Maldini gilded even the most physical of footballing duties with the tenderness of genius. And there are other, no less pleasing paradoxes. For in the modern game no other player could be more readily pardoned the vanity that besets so many of his inferiors. Yet Maldini has always had impeccable humility, has never been seduced by flatterers or sirens.

One beautiful woman was enough, he reasoned; likewise, one beautiful club. He has always called Milan "la mia famiglia" and the common dynasty may well be sustained, with his 12-year-old son already featuring in the club's academy team. (Milan plan to retire his No 3 shirt, and will only restore it should his son make the senior squad.) Once, when the club was in financial trouble, he volunteered for a 30 per cent pay cut. Naturally, he could have named his price to any of the great clubs of Europe. But as Sir Alex Ferguson once discovered, Maldini has never needed the ingratiation of the transfer market.

Lesser players might argue that one who declines fresh challenges must be complacent, or even timid. But it is they who lack ardour and conviction. Their self-regard is constantly in need of renewal – whether it takes a stupendous transfer fee, or a less uxorious profile in the scandal sheets.

Maldini is one of those rare players whose greatness seems a due benediction. Life is not really like that, of course. And some will duly ask what kind of paragon would serve a master as worldly as Silvio Berlusconi. Yet Maldini's career credibly persuaded many of us that there was some corner of a foreign field – a football field, no less – that is forever Eden. The beautiful game will be rather less beautiful, without him. But Maldini was never a mere daydream, and nor is the enchantment he distilled. Addio, Paolo. E grazie.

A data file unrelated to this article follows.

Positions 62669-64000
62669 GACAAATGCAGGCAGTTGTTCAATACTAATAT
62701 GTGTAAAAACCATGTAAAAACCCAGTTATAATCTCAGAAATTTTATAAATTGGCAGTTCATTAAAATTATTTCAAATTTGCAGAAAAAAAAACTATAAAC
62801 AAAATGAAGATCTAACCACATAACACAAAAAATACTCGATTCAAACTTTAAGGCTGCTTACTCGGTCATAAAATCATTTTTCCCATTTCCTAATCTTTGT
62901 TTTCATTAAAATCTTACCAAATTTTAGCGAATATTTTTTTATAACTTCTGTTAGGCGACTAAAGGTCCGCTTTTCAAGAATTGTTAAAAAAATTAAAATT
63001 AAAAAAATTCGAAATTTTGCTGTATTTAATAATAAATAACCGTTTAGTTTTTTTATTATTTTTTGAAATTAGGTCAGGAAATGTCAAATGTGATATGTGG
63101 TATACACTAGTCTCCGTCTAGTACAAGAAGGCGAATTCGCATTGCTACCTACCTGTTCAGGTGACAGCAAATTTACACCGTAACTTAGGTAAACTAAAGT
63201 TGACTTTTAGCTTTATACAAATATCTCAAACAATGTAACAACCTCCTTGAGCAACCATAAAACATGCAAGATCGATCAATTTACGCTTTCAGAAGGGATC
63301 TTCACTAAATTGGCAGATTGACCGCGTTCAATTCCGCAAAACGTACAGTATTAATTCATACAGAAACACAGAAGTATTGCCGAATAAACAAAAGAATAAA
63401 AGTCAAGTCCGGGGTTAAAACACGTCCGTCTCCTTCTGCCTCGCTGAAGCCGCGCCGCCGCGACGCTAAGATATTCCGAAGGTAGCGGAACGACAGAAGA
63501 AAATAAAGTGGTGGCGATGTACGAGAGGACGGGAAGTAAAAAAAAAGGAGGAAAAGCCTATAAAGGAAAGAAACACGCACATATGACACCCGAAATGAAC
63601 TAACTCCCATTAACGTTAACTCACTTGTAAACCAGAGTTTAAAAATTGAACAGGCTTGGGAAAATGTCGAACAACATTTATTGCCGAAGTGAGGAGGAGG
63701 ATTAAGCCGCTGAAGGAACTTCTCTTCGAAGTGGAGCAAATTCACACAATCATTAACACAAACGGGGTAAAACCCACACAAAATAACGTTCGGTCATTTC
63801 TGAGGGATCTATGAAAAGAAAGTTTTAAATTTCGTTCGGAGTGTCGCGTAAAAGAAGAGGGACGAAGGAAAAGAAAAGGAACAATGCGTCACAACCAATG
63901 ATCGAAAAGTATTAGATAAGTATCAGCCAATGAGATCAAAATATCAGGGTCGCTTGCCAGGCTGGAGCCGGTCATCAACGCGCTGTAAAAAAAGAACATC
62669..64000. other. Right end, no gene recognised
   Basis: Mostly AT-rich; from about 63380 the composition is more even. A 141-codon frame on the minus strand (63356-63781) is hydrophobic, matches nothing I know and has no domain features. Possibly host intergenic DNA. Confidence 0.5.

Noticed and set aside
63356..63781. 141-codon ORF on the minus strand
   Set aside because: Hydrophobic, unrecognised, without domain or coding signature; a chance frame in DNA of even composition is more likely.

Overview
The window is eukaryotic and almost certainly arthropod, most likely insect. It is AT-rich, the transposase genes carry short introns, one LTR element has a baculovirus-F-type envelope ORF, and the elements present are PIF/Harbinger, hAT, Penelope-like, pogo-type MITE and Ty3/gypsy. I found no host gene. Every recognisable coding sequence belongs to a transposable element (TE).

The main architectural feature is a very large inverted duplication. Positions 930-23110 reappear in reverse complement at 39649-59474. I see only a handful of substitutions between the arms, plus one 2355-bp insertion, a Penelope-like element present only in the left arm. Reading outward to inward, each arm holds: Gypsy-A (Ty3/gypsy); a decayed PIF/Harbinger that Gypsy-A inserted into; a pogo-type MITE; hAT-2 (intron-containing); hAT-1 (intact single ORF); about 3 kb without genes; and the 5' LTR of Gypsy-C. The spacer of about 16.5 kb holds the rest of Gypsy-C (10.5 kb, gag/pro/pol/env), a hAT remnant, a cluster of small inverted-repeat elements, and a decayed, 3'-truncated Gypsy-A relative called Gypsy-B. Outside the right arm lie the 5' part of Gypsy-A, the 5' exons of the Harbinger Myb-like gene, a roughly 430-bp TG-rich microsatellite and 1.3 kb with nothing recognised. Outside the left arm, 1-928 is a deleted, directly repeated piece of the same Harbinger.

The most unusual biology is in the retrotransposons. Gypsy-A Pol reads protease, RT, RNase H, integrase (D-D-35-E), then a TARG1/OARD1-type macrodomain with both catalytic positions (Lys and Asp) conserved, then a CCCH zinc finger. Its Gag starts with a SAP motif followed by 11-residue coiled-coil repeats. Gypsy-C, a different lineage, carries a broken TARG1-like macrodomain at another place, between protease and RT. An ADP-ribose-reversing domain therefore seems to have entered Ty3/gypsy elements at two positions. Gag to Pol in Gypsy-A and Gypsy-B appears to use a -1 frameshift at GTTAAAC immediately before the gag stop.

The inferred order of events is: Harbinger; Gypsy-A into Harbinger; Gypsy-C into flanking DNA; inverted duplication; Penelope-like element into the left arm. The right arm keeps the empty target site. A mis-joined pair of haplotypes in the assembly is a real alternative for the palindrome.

Waste no time shedding any tears for top flight's fallers

The only guarantee about tomorrow's relegation cliff-hanger is that it will end with television close-ups of fans sobbing in disbelief as they contemplate a trip to either Scunthorpe or Millwall next season. But they cannot pretend their fate is undeserved.

Not one of the endangered teams has come close to matching the spirit that salvaged Fulham last season. Those that go down will do so for the best of reasons. Nor can they be remotely complacent about hastening back against the likes of Swansea, assuming they can keep the best young manager in the land, or Ipswich, who will presumably head for one extreme or another under their new regime in a hurry.

As for those they pass on the stairs, no disrespect is intended to Sheffield United in remarking that Burnley deserve to become a Premier League club. Their shattering cup schedule would have left few Championship squads with any hope of the play-offs. But their talent is clearly underpinned by fortitude, which is more than can be said for those they will be replacing.

Could Binga swing the Ashes?

When the tour party announced this week is reduced to a first XI, they say the Australians may no longer have room for Brett Lee. He is 32 now, after all, only recently back from injury, and facing plenty of competition from the young bucks. But anyone who witnessed his contribution to the last Ashes series here – as one of the most wholesome, whole-hearted competitors in all sport – will surely be hoping that "Binga" earns a swansong. If it happened to get as close as last time, after all, his courage and experience could yet swing it.